[WEB SECURITY] SQL Injection through "name" field possible?

Nilesh Bhosale nilesh at gslab.com
Tue Feb 1 01:00:01 EST 2011


Thanks Tasos for sharing your thoughts.


On Tuesday 01 February 2011 11:14 AM, Tasos Laskos wrote:
> Any element used by the web application could qualify for this.
> Cookies, headers, URL parameters...
>
> If someone uses their own library to dynamically create SQL queries
> and they just pass a hash
> (which is usually the data-structure of choice for that fort of thing)
> of any of the aforementioned elements
> operating under the confidence that the hash keys (form, cookie, link
> param or headers names) have not been altered then that's your
> practical case right there.
>
> We've all seen far more naive things going on in webapps, this isn't
> so far fetched.
>
> That's true about the XML but if the attribute names go unexamined who
> says that you won't be able to include well-formed XML code in them?
>
> On 01/02/11 05:29, Nilesh Bhosale wrote:
>> Through XMLs it would be much difficult, since any special characters (
>> *, ', ;, \\ etc.) or spaces in XML "element name" or "attribute name"
>> would make it a non-wellformed XML and all the SOAP processors/XML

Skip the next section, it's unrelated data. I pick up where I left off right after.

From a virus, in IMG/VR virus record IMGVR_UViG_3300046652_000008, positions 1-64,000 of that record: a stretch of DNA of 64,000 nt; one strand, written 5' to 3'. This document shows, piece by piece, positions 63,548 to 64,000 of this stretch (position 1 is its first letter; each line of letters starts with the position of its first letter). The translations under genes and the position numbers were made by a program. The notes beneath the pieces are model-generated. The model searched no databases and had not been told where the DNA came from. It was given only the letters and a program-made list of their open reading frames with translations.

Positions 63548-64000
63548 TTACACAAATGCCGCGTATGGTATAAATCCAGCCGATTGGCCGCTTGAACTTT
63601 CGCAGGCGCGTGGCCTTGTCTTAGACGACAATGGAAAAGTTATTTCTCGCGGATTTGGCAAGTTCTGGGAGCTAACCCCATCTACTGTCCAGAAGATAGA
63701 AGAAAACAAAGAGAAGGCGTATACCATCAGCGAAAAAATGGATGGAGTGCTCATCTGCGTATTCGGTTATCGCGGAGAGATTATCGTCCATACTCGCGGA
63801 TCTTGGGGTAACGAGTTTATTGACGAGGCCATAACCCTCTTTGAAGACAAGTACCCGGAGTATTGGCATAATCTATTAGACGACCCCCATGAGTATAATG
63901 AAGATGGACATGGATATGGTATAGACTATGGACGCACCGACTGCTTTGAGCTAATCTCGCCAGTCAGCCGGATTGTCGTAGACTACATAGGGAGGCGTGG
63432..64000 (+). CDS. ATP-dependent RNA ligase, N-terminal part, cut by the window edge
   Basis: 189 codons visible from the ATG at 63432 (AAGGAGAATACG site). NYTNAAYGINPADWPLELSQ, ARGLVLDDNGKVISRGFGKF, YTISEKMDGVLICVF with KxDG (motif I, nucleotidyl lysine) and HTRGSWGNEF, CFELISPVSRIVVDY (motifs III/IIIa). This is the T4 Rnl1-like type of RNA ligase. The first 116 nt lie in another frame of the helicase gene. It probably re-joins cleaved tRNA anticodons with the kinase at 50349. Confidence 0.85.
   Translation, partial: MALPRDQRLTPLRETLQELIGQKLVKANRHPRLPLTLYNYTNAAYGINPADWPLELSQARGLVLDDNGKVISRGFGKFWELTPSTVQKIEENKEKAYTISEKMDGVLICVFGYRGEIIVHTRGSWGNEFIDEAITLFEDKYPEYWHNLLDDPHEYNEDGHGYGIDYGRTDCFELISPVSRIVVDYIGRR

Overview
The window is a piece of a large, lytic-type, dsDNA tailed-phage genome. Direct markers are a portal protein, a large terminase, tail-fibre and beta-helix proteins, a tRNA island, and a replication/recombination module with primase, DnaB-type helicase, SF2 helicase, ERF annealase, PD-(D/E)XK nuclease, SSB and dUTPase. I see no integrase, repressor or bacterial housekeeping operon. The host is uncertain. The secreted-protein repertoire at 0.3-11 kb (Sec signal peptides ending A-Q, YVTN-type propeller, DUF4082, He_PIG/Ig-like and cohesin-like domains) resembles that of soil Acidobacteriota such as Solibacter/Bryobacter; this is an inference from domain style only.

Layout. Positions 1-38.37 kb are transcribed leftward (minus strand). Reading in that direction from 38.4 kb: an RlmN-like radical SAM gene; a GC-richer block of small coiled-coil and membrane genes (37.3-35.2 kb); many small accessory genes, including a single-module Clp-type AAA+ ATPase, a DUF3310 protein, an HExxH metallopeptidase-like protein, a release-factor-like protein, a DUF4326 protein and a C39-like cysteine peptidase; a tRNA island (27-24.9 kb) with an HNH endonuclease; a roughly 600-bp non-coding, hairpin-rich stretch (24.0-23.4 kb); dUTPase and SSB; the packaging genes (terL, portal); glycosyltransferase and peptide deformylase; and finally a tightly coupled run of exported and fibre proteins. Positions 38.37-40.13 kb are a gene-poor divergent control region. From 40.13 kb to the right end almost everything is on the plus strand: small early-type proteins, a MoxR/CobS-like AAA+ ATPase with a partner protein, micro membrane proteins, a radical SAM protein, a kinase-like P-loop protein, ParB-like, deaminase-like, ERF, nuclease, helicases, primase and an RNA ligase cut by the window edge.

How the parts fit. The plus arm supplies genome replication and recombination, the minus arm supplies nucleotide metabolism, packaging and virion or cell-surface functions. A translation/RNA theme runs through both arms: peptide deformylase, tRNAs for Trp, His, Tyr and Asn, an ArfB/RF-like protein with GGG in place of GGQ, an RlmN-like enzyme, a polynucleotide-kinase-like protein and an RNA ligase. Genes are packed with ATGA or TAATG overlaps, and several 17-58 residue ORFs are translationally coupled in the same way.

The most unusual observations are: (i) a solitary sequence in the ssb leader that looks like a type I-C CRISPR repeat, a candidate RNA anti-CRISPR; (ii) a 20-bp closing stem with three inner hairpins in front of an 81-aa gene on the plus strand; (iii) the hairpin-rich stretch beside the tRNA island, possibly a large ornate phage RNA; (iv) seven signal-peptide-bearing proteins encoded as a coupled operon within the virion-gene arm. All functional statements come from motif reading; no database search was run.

>> parsers will discard such messages there itself.
>>
>> Can anyone come-up with practical cases making this possible (through
>> XML as well as HTML Forms any other case than I already mentioned)?
>>
>> ~ Nilesh
>>
>> On Tuesday 01 February 2011 10:54 AM, Tasos Laskos wrote:
>>> On 01/02/11 05:24, Tasos Laskos wrote:
>>>> Hi,
>>>>
>>>> On 01/02/11 05:03, Nilesh Bhosale wrote:
>>>>> Hi,
>>>>>
>>>>> Generally, SQL injection is possible with the "value" field in a
>>>>> HTML form.
>>>>> I was just wondering if it is practically possible through the "name"
>>>>> field as well.
>>>>>
>>>> Sure it is.
>>>>> Also, for XML or SOAP requests is it possible using "element name" or
>>>>> "attribute name" as opposed to "character data of an element" or
>>>>> "attribute value" which is generally seen.
>>>>>
>>>> Could be...for the same reason as the one you mention bellow but it'd
>>>> find it a more unlikely scenario.
>>>> When you read from XML you usually tend to look for what you want
>>>> specifically.
>>>>> I think SQL injection can happen using the field name, typically if
>>>>> some
>>>>> lazy developers are using the column name in the SQL DB as a
>>>>> "name" in
>>>>> the form and just blindly using the form-field "name" in his SQL
>>>>> INSERT
>>>>> (or so) queries.
>>>>>
>>>> Yep, for that reason exactly.
>>>>> Would like to see your comments on this.
>>>>>
>>>> My comment is that I'm really embarrassed that this hadn't occurred
>>>> to me before you mentioned it.
>>>>> Thanks,
>>>>> Nilesh
>>>>>
>>>>>
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>>>>>
>>>>>
>>>>
>>>
>>
>>
>





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